I’m featuring you again for Wellness Wednesday! :)

    • Tiffany says

      You’re welcome Anjanette!

      Tossing out the starter is mainly for expansion. As the yeast continues to multiply at an exponential rate, it’ll increase more and more in size with each passing day. It does play a small part in ensuring somewhat even distribution between new water/flour and existing yeast, but I’ve had roughly 6 cups of starter in a bowl at one time and haven’t run into any problems adding/stirring well… yet. I personally think throwing away starter in the beginning is mainly to keep the starter in a manageable size when you’re first starting out.

      Once your starter is active, not discarding anything and using a large bowl won’t make a difference in the end. I now have a medium-sized pyrex bowl on my counter that I just keep adding to until I have enough… I don’t throw away any starter anymore.

      Thanks again for the feature! I’m happy to hear your sourdough adventures are going well – please let me know if I can help in any way!! ~Tiffany

  8. Katie777 says

    I used the extra started for sourdough cookies they have a tang everyone loved them. Sweet bread with apples and cinnamon, then hamburger/hotdog buns it gives the buns a different texture. I never threw any out.

  9. mary says

    I put in one cup of flour and one cup water on the second day. Will that screw everything up, should I start over again?

    • Tiffany says

      LOL, maybe because hot dog buns are made of flour? Keep going Mary. As long as the smell isn’t really bad, you’re good!

  10. Julee says

    I lifted the tea towel on my bowl to feed my starter, and there was mold growing on top! What did I do wrong?! :(

  11. Melissa says

    Just tried this last night, already messing up. Im not sure what is going on with my rye flour, but 1 Cup flour and 1 Cup water is anything but soupy, its extreemly thick. tried it 3 times, finally just added more water, but im afriad to feed it tonight and have the same problem and waste all my flour..what do you think I should do? try again using another type of flour?

    • Tiffany says

      Hi Melissa!

      Thicker starter is actually better in my opinion. You use less water in the making, but you can always add more in depending on the recipe you’re using (pancakes, bread, waffles, tortillas, etc.). If you’re concerned about wasting flour, feed with 1/4 cup instead of a half. You can add different flours now, but it’s best to continue w/the same flour while creating a starter. You can switch it once it’s fully active, or even use different flours in the recipe. I’d keep going if I were in your shoes! :)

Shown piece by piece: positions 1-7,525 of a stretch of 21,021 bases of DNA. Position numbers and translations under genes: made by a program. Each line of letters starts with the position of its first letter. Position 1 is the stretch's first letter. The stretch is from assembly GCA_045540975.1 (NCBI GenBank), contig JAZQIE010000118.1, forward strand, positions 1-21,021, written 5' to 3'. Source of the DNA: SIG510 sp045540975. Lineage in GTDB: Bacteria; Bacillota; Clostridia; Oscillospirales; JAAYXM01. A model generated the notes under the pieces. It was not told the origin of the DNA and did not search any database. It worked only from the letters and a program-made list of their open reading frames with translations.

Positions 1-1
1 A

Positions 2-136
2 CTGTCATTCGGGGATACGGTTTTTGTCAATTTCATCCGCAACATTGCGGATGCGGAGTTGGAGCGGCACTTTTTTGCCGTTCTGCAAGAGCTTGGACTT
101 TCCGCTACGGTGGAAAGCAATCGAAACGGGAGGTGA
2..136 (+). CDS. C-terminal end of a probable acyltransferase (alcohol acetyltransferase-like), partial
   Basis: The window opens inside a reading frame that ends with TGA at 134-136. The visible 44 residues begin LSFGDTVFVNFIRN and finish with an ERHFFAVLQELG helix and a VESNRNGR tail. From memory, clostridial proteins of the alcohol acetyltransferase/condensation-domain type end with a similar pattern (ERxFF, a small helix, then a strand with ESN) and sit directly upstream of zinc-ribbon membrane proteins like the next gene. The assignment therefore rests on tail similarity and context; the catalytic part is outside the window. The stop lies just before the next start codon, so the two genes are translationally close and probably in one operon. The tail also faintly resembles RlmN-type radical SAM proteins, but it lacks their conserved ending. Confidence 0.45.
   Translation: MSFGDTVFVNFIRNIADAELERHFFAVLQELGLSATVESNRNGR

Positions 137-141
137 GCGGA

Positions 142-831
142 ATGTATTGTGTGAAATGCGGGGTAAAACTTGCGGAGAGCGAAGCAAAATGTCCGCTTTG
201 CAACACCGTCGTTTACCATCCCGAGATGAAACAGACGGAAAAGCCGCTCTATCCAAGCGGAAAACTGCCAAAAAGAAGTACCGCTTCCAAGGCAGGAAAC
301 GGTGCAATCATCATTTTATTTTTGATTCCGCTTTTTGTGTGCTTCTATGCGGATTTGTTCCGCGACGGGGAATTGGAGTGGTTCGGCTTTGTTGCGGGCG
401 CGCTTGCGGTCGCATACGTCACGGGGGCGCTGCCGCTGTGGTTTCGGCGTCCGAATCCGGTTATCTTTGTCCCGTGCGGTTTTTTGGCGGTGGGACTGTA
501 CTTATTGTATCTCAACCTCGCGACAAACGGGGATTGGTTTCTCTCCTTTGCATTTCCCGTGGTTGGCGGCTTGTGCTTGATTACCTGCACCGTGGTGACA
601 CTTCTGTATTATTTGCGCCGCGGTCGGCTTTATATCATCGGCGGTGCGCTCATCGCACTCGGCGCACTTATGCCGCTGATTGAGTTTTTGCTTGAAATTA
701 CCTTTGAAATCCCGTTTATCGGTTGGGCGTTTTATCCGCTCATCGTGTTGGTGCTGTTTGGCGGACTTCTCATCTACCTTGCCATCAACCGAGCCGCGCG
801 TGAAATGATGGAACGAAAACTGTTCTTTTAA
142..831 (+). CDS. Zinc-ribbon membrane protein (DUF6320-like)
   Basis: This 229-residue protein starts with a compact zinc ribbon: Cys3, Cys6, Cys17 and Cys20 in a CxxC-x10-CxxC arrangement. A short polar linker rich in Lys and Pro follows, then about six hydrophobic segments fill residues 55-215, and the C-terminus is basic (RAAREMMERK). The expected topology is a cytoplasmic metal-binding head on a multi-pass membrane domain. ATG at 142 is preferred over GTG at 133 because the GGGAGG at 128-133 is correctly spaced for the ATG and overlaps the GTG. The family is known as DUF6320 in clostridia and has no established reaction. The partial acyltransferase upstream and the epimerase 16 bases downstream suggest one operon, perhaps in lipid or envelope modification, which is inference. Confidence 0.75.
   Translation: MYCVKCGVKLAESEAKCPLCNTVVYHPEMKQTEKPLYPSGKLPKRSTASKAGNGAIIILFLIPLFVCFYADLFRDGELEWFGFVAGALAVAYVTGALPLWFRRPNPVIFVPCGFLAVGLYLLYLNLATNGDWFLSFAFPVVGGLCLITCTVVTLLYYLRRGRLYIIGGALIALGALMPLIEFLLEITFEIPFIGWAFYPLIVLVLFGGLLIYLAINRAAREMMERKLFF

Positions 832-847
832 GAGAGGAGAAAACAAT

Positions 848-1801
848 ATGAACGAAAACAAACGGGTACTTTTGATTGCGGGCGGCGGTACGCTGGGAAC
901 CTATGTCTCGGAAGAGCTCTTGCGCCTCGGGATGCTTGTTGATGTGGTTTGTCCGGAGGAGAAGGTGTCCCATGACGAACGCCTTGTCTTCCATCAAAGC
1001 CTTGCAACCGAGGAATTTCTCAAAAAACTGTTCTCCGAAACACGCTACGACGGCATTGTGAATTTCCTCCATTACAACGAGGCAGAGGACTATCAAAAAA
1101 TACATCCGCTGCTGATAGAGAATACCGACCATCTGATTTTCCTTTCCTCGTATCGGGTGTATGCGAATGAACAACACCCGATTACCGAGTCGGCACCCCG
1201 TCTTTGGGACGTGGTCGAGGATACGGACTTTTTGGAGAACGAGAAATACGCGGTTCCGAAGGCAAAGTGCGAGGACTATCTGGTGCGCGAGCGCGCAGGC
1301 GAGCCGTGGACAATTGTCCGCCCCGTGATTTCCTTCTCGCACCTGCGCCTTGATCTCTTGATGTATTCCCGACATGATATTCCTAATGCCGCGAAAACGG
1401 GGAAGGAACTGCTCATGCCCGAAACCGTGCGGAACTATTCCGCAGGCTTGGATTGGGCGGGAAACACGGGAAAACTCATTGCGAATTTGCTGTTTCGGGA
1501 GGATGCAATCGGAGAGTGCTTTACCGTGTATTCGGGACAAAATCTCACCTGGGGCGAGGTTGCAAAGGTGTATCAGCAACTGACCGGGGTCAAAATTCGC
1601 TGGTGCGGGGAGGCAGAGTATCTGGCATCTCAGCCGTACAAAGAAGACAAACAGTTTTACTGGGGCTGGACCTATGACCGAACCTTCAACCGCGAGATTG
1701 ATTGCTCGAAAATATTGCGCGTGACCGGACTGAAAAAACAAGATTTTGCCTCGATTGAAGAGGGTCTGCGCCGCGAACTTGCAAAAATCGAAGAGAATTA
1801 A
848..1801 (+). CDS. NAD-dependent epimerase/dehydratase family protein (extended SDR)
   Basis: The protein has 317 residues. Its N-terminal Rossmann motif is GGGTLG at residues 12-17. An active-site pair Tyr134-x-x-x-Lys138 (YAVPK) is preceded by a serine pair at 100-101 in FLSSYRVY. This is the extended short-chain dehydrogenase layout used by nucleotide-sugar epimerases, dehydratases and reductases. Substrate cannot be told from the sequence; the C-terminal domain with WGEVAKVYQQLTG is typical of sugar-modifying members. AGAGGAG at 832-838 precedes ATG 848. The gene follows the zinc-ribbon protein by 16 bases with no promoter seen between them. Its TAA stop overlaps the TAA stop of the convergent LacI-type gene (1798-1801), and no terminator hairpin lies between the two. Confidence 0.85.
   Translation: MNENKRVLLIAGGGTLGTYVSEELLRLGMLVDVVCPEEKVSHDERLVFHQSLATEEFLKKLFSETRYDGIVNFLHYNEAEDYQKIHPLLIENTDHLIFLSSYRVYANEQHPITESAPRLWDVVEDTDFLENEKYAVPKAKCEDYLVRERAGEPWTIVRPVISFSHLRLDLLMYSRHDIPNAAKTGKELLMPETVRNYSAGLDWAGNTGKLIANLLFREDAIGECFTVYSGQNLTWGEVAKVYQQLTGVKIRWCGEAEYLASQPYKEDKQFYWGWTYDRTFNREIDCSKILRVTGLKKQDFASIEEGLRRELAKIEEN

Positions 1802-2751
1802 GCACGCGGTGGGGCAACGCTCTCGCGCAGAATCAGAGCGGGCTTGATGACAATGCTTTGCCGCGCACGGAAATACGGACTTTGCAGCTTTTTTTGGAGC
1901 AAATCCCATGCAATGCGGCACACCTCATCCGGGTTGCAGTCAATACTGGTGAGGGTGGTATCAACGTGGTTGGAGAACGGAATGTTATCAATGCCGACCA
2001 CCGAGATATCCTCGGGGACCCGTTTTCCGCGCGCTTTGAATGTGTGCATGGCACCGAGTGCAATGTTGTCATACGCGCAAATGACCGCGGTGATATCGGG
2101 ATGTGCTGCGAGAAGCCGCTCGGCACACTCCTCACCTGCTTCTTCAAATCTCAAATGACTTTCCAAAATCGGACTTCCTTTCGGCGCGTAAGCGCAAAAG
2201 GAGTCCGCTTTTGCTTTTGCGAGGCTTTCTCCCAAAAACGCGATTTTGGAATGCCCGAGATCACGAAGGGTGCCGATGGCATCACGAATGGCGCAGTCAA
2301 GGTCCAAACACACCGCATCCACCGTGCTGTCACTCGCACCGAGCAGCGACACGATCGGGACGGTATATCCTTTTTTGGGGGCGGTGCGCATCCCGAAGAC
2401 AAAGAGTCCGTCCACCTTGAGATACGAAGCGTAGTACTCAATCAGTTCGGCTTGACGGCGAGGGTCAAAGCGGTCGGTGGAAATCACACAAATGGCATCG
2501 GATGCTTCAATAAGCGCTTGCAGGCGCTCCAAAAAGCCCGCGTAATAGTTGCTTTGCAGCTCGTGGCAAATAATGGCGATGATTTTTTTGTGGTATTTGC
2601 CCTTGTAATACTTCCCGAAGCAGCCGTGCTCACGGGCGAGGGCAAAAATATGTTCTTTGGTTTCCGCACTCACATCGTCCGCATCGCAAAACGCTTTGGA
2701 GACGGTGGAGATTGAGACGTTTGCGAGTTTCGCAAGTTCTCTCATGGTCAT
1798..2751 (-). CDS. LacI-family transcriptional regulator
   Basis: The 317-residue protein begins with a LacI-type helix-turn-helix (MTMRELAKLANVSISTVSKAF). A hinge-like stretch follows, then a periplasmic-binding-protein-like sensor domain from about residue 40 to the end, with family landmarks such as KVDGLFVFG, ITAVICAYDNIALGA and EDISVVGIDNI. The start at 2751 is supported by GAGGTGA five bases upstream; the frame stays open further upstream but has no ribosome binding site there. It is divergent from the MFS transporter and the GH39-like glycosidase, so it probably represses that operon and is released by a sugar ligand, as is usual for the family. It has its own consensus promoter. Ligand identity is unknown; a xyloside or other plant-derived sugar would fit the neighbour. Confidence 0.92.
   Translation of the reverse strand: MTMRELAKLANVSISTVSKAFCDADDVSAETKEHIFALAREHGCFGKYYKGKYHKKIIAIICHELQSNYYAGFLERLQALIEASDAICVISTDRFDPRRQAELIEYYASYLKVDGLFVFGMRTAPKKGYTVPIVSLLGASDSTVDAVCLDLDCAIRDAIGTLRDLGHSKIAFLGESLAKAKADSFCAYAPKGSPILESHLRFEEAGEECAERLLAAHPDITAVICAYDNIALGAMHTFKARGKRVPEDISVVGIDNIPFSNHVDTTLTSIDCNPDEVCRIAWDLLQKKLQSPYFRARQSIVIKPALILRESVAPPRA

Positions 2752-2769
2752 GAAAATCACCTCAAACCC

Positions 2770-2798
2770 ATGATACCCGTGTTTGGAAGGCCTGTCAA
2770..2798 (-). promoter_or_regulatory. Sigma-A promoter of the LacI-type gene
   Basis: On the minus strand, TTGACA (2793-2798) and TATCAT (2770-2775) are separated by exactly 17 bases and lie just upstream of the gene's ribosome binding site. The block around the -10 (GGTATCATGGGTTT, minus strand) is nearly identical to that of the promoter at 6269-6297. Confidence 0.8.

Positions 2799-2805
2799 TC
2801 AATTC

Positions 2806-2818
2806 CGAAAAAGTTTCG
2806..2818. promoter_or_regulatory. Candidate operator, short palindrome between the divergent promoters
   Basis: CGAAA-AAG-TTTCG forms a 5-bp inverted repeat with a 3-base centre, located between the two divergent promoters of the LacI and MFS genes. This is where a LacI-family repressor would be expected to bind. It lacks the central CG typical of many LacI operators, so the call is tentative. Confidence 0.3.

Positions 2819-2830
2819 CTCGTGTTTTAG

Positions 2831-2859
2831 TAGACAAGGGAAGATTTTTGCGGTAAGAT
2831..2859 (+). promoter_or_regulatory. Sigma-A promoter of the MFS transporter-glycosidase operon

• Melissa says

        Ok, I’ll keep going and see what happens. Thanks so much for getting back. I have no idea how you find the time to respond to all of these comments..but Im glad you do! Thanks!

          • Melissa says

            So..you were right to keep on going, I have an active starter. But still another question. I am on my 6th day, however in looking at your pictures, my starter appears to be sort of in between the 3rd and 4th days. I’m ok with that (except that I’m anxious to make bread :)). But should I keep going until it looks more like your 7th day regardless of how many days?

          • Tiffany says

            Congrats Melissa!

            Sometimes starters take longer than just 7 days to be fully active. Different starters will also look different, depending on the flour/water ratio used. Basically, you want bubbles and a dome. Heavy flours won’t necessarily do both, but since you’re using rye (right?), you’ll see both. Do this test: feed in the morning and 2-3 hours later you should have a dome. If so, you’re ready for bread. Do a half batch at first, since making bread itself is often trial/error. This way you’ll have plenty to keep feeding too. :)

  12. Clare bennett says

    First, thank you so much for posting such a detailed informative recipe! Second, I just started mine yesterday and this morning the top of it is dry and cracked. I followed your instructions but maybe my house is too dry?? Or it’s the flour ? I used bobs red mill dark rye flour. When I first combined the water and flour it was roughly the consistency of pancake batter, is that proper? Not sure if I should feed this one or try again with more water, please advise. Thank you!

    • Tiffany says

      Sorry to take so long Clare! I would just keep going. Be sure to cover it with a towel or lid or plate (cracked) something. Too much air will make it appear dry, but all is ok. Pancake batter is about right! Keep up the good work!